Motion tracking and electromyography assist the removal of mirror hand contributions to fNIRS images acquired during a finger tapping task performed by children with cerebral palsy

Nathan Hervey, Bilal Khan, Laura Shagman, Fenghua Tian, Mauricio R. Delgado, Kirsten Tulchin-Francis, Angela Shierk, Linsley Smith, Dahlia Reid, Nancy J. Clegg, Hanli Liu, Duncan MacFarlane, George Alexandrakis

Research output: Chapter in Book/Report/Conference proceedingConference contribution

1 Scopus citations

Abstract

Functional neurological imaging has been shown to be valuable in evaluating brain plasticity in children with cerebral palsy (CP). In recent studies it has been demonstrated that functional near-infrared spectroscopy (fNIRS) is a viable and sensitive method for imaging motor cortex activities in children with CP. However, during unilateral finger tapping tasks children with CP often exhibit mirror motions (unintended motions in the non-tapping hand), and current fNIRS image formation techniques do not account for this. Therefore, the resulting fNIRS images contain activation from intended and unintended motions. In this study, cortical activity was mapped with fNIRS on four children with CP and five controls during a finger tapping task. Finger motion and arm muscle activation were concurrently measured using motion tracking cameras and electromyography (EMG). Subject-specific regressors were created from motion capture and EMG data and used in a general linear model (GLM) analysis in an attempt to create fNIRS images representative of different motions. The analysis provided an fNIRS image representing activation due to motion and muscle activity for each hand. This method could prove to be valuable in monitoring brain plasticity in children with CP by providing more consistent images between measurements. Additionally, muscle effort versus cortical effort was compared between control and CP subjects. More cortical effort was required to produce similar muscle effort in children with CP. It is possible this metric could be a valuable diagnostic tool in determining response to treatment.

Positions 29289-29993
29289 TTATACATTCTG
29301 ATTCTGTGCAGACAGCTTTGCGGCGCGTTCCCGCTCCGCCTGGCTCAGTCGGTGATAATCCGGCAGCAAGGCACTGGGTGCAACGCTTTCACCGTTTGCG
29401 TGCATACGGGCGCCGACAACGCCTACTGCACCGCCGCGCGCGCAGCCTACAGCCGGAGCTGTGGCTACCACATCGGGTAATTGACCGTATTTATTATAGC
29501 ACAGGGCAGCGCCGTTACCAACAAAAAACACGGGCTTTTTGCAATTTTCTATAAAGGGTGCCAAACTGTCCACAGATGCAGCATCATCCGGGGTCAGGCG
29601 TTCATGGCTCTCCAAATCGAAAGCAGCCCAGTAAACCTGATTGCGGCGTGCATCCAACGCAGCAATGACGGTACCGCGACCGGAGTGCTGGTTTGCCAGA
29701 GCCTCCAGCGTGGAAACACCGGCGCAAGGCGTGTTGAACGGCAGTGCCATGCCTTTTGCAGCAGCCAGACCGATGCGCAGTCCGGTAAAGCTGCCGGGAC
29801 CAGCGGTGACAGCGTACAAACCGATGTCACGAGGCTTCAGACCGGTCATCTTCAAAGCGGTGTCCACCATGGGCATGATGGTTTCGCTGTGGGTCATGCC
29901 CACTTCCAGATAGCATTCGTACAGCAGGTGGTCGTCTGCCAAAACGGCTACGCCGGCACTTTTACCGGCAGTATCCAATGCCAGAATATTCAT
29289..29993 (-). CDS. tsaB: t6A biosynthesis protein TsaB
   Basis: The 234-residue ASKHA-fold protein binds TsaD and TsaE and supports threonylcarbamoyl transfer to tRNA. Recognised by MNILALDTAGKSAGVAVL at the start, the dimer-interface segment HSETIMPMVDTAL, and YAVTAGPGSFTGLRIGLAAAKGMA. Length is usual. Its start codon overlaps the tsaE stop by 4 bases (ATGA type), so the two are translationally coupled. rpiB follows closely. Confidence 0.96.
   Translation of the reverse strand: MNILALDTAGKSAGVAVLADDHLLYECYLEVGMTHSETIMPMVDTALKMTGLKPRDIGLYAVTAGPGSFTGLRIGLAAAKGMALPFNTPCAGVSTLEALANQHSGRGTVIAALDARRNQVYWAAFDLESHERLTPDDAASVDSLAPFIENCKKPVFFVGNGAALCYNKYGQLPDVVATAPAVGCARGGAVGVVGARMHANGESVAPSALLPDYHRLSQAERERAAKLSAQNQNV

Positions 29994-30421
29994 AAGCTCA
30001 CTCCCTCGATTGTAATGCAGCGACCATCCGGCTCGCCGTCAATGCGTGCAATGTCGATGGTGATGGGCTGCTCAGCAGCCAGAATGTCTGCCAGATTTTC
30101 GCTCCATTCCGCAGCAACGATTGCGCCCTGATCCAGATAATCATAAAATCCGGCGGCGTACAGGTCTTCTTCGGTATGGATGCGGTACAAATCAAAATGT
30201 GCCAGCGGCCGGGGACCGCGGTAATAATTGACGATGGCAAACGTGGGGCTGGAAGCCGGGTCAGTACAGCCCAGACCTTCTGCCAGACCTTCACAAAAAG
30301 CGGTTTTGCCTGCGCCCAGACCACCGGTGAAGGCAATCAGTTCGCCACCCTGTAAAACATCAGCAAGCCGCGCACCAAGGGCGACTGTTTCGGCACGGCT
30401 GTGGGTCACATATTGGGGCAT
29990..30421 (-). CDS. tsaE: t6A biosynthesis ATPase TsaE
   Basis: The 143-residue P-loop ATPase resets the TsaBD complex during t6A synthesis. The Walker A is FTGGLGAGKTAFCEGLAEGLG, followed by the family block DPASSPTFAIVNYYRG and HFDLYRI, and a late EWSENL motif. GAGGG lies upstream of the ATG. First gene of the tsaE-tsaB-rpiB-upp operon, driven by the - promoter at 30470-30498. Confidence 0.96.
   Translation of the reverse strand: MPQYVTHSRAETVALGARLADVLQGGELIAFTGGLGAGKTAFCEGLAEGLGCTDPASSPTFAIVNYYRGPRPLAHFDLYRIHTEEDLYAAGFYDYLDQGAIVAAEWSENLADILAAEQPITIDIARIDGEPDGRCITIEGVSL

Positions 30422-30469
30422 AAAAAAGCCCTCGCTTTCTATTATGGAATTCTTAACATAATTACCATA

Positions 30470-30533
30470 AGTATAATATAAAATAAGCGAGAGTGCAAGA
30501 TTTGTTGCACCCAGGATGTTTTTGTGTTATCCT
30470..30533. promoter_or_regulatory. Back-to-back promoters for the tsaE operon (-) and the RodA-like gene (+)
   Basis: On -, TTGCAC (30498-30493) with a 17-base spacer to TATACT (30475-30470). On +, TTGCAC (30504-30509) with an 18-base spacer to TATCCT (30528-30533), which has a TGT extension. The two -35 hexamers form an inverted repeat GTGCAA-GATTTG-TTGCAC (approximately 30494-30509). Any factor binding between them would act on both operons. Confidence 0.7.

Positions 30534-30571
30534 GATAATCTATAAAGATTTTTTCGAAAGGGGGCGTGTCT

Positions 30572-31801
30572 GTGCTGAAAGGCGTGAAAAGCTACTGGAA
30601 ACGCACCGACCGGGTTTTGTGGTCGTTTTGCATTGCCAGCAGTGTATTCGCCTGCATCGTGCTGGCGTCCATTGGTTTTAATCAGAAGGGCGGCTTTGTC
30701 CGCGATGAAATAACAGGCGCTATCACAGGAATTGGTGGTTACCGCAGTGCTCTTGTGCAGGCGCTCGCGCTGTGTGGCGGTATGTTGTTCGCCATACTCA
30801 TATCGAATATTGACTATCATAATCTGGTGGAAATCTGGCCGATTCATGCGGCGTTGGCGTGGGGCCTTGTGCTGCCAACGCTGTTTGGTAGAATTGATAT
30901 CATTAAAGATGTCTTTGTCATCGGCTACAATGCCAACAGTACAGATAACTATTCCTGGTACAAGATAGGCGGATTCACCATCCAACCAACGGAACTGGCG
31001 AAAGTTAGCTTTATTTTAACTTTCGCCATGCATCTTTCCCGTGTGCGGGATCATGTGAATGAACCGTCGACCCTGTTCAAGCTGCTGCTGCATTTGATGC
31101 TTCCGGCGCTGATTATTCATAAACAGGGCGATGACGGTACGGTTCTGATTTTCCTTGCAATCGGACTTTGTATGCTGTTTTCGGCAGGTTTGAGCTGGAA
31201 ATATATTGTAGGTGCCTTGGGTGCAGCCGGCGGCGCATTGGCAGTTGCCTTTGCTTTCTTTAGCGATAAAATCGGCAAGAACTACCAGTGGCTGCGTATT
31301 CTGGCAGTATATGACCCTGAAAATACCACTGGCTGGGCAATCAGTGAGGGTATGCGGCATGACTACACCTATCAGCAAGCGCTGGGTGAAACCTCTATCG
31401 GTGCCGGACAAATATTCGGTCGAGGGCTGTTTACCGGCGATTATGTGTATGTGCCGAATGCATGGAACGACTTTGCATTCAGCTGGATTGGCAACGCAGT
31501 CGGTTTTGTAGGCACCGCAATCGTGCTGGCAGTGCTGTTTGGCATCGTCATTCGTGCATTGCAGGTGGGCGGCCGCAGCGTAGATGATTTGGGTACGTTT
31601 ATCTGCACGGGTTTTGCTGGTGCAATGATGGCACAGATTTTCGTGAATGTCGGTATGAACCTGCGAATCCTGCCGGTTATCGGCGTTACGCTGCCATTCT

Original languageEnglish (US)
Title of host publicationPhotonic Therapeutics and Diagnostics IX
DOIs
StatePublished - May 30 2013
EventPhotonic Therapeutics and Diagnostics IX - San Francisco, CA, United States
Duration: Feb 2 2013Feb 7 2013

Publication series

NameProgress in Biomedical Optics and Imaging - Proceedings of SPIE
Volume8565
ISSN (Print)1605-7422

Other

OtherPhotonic Therapeutics and Diagnostics IX
CountryUnited States
CitySan Francisco, CA
Period2/2/132/7/13

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Keywords

  • Cerebral palsy
  • Functional near-infrared spectroscopy
  • General linear model
  • Rehabilitation

ASJC Scopus subject areas

  • Electronic, Optical and Magnetic Materials
  • Biomaterials
  • Atomic and Molecular Physics, and Optics
  • Radiology Nuclear Medicine and imaging

Cite this

Hervey, N., Khan, B., Shagman, L., Tian, F., Delgado, M. R., Tulchin-Francis, K., Shierk, A., Smith, L., Reid, D., Clegg, N. J., Liu, H., MacFarlane, D., & Alexandrakis, G. (2013). Motion tracking and electromyography assist the removal of mirror hand contributions to fNIRS images acquired during a finger tapping task performed by children with cerebral palsy. In Photonic Therapeutics and Diagnostics IX [856563] (Progress in Biomedical Optics and Imaging - Proceedings of SPIE; Vol. 8565). https://doi.org/10.1117/12.2004352